Sunday, July 22, 2018
Book Review: 'Furr' by Axel Howerton
Canadian author Axel Howerton, a former entertainment journalist, writes books that focus on paranormal fantasies, crime, science fiction – all in a manner unique to him. He maintains ‘human contact’ at all times with his characters who shift into other forms and in doing so makes his stories more related to psychological dissections of reality versus fantasy. It works! Axel is the Prairies director of the Crime Writers of Canada and a member of the Canadian Science Fiction and Fantasy Association, the Calgary Crime Writers, and the Kintsugi Poets. He is also the editor of the books AB Negative and Tall Tales of the Weird West, and the organizer behind one of Canada's first recurring "Noir At The Bar" events, #NoirBarYYC.
The richly atmospheric flavor of this werewolf novel is hinted gently in the opening paragraphs – ‘I can smell the smoke coming down from the mountains. It’s still a long way off, days even, but I can smell it all the same. Or I’m due for what my mother called a spell. Because I can’t possibly smell the trees burning four or five hundred kilometres away, but it’s there, coating the inside of my nose the same as if it was a campfire two feet in front of me. “You smell that?” Devil looks at me from under one doubtful eyebrow. “Do I smell what?” he grumbles, paying little attention to me and serious attention to the hundred bucks I just put in his hand. “You just want the usual, right?” “Of course.” Devil and I were friends. Had been friends. A very long time ago. Now he was just my weed dealer, and I was just one more awkward desk jockey nerd scoring off him in a back alley. Devil DeVille, master of every possible way to be cool. Leaning against his gleaming black Charger, in his black leather jacket, his black leather boots. Fonzie boots with the little buckles. I can smell the oil on those boots. Fresh oil. They gleam even in the sickly orange streetlight glow. Devil reaches into his pocket and tosses me a little plastic-bag coated bundle. The ripe stink of it brings water to my eyes and I pull back, while my fingers miraculously wrap around the bundle and pick it from the air. “Nice catch, Jimmy.” “Thanks.” I want to tell him how I’ve been oddly coordinated lately. How every wastebasket three-pointer has sunk, how every jagged sidewalk block that has tripped me up for the better part of three years has suddenly smoothed out in front of me. How I hear like a bat and pounce like a cat. I want to talk to him about the woman across the road, how I can smell her perfume when the balcony door is open. I want to share it with somebody, but I know what he’ll say. He’ll think I’m losing it again.’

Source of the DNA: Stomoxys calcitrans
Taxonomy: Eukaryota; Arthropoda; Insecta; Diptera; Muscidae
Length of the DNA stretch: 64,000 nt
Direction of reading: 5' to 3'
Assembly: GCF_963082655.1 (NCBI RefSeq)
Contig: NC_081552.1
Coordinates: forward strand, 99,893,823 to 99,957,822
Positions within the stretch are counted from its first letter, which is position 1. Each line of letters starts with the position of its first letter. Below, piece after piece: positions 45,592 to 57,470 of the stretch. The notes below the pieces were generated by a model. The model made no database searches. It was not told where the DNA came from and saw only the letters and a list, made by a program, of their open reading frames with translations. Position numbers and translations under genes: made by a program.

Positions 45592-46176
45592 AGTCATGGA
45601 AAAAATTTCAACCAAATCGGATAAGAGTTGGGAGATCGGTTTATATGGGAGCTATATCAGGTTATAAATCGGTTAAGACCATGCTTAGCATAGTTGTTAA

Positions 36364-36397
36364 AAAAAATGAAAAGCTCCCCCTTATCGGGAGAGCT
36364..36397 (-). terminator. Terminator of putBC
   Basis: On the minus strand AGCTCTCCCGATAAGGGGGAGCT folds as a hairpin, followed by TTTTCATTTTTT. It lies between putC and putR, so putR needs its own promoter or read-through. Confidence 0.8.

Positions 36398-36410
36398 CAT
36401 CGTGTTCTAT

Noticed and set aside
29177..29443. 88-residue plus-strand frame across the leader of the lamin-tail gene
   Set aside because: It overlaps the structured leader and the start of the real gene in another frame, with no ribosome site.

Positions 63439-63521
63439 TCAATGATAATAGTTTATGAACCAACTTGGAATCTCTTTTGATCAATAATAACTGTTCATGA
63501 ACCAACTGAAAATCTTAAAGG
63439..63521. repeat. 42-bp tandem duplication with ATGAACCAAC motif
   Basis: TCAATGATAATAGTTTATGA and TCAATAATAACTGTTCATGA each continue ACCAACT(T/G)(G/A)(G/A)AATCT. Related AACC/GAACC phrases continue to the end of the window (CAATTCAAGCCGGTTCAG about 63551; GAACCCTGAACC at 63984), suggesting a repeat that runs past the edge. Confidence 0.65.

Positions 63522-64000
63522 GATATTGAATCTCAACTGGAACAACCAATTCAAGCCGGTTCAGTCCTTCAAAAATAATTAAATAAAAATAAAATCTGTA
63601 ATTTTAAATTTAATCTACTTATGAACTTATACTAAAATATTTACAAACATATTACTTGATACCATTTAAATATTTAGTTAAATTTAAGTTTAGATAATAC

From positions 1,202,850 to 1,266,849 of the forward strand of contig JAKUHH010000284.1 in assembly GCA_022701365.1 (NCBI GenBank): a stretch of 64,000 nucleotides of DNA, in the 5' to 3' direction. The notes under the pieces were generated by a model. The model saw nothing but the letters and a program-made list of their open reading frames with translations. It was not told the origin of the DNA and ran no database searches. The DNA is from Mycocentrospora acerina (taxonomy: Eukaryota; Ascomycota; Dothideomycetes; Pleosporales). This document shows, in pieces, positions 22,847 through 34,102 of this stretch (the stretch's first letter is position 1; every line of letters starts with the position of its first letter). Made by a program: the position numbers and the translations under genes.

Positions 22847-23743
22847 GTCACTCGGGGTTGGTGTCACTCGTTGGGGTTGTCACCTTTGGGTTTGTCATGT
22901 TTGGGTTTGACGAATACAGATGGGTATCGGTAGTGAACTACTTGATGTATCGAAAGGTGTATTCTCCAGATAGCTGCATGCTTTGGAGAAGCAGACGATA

Axel offers a very brief outline of the direction of this novel – ‘Jimmy Finn is having a real bad day. He woke up drunk and on the wrong end of a nightstick. He lost his job, and had to see his shrink. Now the cops are after him, he's falling apart, and his only friend is a volatile drug lord. How could it get any worse? As smoke envelopes the city, he finds himself on the run, and out of time. He's either losing his mind, or becoming a monster. Or maybe it's both. Jimmy Finn has one last hope. A long-buried family secret, lost above a mysterious town in the mountains, full of bizarre shadows and a strange girl that haunts his memories.’
The discoveries Finn makes are bristling, horrifying, and yet because of the manner in which Axel writes they almost seem real. THAT is when a paranormal writer has succeeded - when the fine line between fantasy and reality blurs and out pours a story that is, in other writers’ hands, make –believe. Axel Howerton pulls us into the immediacy of the tale – and incredible feat. Grady Harp, July 18
I voluntarily reviewed a complimentary copy of this book.
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